“He blew me away in his interview — how organized he was and his teaching progression,” Shanahan said. “All a coach is is a teacher. He’s very organized with his thoughts. He has a very solid scheme. He’s got a lot of passion, enthusiasm for what he does, and that’s why we hired him.”
Burns, who attended Alexandria’s T.C. Williams High School, joined a coaching staff that includes three-year assistant special teams coach Richard Hightower. Hightower’s familiarity with players helps to ease the transition. The Redskins have not made Burns available for media interviews.
Tight end Niles Paul, Washington’s third-leading special teams tackler last season behind Alexander and Doughty, explained how Burns has assigned those on the kickoff coverage team different responsibilities than they had under Smith.
As a result, the Redskins will have four “people coming in hot to the ball making the play” instead of the two they had last season.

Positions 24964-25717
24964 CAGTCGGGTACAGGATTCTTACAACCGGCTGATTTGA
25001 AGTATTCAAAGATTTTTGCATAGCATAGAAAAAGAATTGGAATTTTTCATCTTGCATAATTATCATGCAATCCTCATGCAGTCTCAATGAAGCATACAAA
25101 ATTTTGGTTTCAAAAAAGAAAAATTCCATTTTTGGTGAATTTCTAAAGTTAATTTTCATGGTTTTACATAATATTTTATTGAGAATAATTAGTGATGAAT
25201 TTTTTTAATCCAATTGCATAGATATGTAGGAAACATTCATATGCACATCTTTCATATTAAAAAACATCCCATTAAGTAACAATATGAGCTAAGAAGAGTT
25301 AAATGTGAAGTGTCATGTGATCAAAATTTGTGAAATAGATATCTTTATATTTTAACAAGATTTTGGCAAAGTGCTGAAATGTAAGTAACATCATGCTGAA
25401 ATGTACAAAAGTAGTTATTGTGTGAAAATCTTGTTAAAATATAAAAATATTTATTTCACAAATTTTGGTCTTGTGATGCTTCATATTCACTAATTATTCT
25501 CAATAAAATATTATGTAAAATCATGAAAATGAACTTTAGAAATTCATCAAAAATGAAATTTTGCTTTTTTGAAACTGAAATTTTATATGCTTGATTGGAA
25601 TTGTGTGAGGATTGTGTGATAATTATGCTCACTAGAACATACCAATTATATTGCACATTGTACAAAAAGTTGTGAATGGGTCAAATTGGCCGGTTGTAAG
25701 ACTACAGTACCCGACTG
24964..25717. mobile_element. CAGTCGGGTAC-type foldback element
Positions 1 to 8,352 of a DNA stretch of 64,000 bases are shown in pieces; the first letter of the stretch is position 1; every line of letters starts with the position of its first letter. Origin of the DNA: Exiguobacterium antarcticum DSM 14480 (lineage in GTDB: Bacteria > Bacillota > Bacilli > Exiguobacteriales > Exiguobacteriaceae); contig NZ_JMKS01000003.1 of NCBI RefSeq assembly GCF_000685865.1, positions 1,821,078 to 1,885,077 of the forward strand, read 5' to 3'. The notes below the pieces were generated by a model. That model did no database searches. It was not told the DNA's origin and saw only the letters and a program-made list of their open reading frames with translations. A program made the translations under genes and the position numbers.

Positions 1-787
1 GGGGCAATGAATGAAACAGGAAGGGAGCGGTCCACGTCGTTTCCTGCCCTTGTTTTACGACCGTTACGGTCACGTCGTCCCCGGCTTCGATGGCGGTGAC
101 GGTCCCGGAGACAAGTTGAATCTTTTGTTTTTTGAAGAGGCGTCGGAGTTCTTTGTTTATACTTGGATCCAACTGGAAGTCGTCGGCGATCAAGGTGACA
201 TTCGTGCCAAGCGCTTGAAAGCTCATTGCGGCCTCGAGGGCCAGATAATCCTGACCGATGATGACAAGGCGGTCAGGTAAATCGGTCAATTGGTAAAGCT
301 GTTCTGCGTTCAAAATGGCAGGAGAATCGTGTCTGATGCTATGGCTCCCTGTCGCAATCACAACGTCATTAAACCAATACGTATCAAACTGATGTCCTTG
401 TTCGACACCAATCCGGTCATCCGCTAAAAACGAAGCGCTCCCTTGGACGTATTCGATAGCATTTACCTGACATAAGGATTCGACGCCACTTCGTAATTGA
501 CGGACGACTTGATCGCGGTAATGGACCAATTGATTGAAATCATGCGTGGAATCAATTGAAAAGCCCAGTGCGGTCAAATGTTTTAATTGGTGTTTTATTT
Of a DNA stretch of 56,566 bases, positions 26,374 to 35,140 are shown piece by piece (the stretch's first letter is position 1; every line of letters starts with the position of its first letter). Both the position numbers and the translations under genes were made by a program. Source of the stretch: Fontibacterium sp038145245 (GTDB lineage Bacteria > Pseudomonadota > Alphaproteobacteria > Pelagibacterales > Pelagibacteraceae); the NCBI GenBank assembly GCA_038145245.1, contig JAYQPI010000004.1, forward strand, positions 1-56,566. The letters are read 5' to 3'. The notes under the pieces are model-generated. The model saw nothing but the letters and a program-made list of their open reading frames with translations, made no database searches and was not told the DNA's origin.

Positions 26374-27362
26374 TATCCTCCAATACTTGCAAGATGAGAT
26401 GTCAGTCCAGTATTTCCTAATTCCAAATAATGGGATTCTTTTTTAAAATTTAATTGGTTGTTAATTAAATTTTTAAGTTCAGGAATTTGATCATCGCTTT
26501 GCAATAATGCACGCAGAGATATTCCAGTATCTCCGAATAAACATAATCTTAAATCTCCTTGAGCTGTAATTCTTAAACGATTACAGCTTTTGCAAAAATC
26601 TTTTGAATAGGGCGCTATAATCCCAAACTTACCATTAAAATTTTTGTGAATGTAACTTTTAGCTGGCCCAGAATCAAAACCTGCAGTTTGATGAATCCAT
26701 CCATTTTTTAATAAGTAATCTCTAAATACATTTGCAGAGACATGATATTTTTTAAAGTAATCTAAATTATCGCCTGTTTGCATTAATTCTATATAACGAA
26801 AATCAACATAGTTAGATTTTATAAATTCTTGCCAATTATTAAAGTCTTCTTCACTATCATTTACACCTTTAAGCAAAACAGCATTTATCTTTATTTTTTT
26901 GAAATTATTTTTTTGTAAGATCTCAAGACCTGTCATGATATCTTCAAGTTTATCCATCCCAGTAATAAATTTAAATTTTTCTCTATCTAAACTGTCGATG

“It’s different rules,” Paul said. “You’re in different areas. Now I have the freedom to kind of roam, so I’m loving that one.”
Scheme changes have limited effects, though, as players so often said in defending Smith. Players ultimately are responsible for executing the scheme, which is why losing Alexander, a Pro Bowler, figures to be a significant detriment.
Doughty and others try to view his departure opportunistically.
“From my perspective, he was a one-man wrecking crew,” Doughty said. “He would make some absolute outstanding plays. We’ve got some players, I think, that are ready to step up and take a dominant role.”
“Maybe it’ll just be more of a team thing,” Doughty wondered aloud. “You might not see one person standing out, but I think we’ve all got each other’s back.”